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Aggressive Behaviour


Canine aggression is possibly one of the most misunderstood aspects of dogs in general. With that I will start off by correcting one of the biggest misconceptions - dogs never attack for no reason. It is not in a dog’s nature to be needlessly violent; that is a trait reserved for humans. Dogs have a drive to survive and attacking a human without cause is not a good method of staying unharmed.

With that said, if your dog regularly growls, snaps, or bites, you have a serious behaviour problem on your hands. Aggression is one of the top reasons dog owners seek the help of a professional dog trainer or animal behaviourist. It is also one of the top reasons that dogs are given up or even euthanised by their owners. And we’re not just talking about large dogs and supposedly "dangerous breeds" that are prone to aggression; any breed is capable of becoming aggressive under the circumstances that create this behaviour.

Although aggression cannot be cured overnight, there are things we should consider and steps we can take to mitigate the aggressive behaviour and help your dog remain calm.

Why Do Dogs Behave Aggressively?

Personally I don’t like using the term aggressive when referring to a dog. I feel it gives those who don’t understand the term, a very negative view point of the animal in question. However, aggression is exactly what it is.

Aggressive behaviour in dogs refers to any behaviour connected with an attack or an impending attack. This includes becoming still and rigid, growling, snarling, baring teeth, lunging, and nipping or biting. (With this in mind, you must be able to differentiate between rough play and genuine aggression.)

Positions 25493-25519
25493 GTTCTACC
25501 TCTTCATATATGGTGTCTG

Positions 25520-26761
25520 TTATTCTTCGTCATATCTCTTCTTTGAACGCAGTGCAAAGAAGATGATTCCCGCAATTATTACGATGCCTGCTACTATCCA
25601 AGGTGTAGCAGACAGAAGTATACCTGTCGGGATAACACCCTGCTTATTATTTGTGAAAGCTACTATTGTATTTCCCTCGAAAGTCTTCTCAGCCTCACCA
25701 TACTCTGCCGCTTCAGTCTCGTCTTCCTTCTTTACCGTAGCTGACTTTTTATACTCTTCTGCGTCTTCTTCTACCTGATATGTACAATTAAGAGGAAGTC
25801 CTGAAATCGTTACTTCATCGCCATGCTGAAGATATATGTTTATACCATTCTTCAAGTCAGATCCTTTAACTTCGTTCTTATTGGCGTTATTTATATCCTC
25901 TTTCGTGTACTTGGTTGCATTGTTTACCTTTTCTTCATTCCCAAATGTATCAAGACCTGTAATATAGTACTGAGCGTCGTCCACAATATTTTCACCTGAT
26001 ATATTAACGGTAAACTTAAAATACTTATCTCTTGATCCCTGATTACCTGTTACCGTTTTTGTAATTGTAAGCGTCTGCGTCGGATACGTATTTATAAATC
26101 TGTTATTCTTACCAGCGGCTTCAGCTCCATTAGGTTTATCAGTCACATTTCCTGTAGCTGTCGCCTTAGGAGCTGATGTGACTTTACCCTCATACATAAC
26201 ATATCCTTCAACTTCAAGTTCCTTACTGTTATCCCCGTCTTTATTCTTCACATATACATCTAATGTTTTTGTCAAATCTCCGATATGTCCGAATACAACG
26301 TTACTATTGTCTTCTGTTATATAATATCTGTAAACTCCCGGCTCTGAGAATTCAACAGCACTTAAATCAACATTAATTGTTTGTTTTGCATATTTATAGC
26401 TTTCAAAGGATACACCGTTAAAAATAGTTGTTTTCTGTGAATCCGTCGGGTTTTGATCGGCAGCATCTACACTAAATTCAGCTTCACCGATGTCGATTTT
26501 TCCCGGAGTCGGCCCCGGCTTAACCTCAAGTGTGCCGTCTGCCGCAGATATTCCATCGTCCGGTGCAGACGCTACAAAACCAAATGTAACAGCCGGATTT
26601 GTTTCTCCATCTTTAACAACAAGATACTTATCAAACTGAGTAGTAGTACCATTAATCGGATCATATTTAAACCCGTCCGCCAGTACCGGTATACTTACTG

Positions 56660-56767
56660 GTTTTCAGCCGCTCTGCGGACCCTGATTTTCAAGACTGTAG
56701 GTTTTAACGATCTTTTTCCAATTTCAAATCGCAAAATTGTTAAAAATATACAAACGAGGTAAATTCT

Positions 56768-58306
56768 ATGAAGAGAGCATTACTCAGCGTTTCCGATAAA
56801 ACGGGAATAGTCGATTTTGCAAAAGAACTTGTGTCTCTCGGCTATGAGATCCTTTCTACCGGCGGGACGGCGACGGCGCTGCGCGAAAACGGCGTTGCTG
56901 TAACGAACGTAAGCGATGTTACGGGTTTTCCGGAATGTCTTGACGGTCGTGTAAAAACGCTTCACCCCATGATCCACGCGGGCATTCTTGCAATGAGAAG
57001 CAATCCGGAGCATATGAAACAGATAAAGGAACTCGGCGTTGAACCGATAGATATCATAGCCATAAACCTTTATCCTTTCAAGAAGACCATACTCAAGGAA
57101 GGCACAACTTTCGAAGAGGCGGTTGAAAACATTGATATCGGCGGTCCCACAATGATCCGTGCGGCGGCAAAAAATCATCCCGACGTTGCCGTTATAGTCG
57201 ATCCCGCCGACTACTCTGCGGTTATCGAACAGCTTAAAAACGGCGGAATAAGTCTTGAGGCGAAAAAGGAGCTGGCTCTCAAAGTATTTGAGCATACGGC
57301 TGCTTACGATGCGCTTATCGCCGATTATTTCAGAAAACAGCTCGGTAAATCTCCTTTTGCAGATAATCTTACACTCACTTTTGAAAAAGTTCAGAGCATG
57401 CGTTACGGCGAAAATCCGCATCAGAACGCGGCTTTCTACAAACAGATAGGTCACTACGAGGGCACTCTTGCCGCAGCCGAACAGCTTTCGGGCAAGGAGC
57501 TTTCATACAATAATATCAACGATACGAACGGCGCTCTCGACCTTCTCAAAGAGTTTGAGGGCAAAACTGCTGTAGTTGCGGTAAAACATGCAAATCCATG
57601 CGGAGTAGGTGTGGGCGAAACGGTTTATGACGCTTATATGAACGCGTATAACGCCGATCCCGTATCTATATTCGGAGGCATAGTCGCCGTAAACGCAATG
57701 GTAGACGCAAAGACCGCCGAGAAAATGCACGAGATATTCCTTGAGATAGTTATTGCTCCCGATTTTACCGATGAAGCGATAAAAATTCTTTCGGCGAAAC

Your first step toward mitigating this behaviour is to figure out what is causing your dog's aggression. For example, some dogs growl as someone approaches them while they're eating or chewing a bone. Others react aggressively towards a certain stature or look of a child or stranger.

Aggression isn’t limited toward people either. Some dogs become aggressive around other animals, or only specific animals, even toward inanimate objects, such as wheels, tools or certain items of clothing.

What you must keep in mind is that until you find the cause of your dog’s aggression, you cannot come up with a plan to rectify it.

Common Types of Dog Aggression

Territorial Aggression: The dog feels they are defending its space or your home from what it deems to be an intruder.

Protective Aggression: Protecting members of its pack against another animal or a person. Mother dogs have the potential to be extremely protective of their puppies and may become hostile toward anyone who goes near them.

Possessive Aggression: Protecting food, chew toys, bones, or another object the dog deems of value. (Otherwise known as resource guarding.)

Fear Aggression: The dog is fearful and tries to retreat in what they assume to be a scary situation. If cornered in this situation the dog may attack in desperation.

Defensive Aggression: The dog attacks in defence of something rather than trying to retreat first. These dogs have generally given other, more subtle, indications that they want to be left alone before biting, such as turning their head away. (See the article on calming signals to find out more about that.)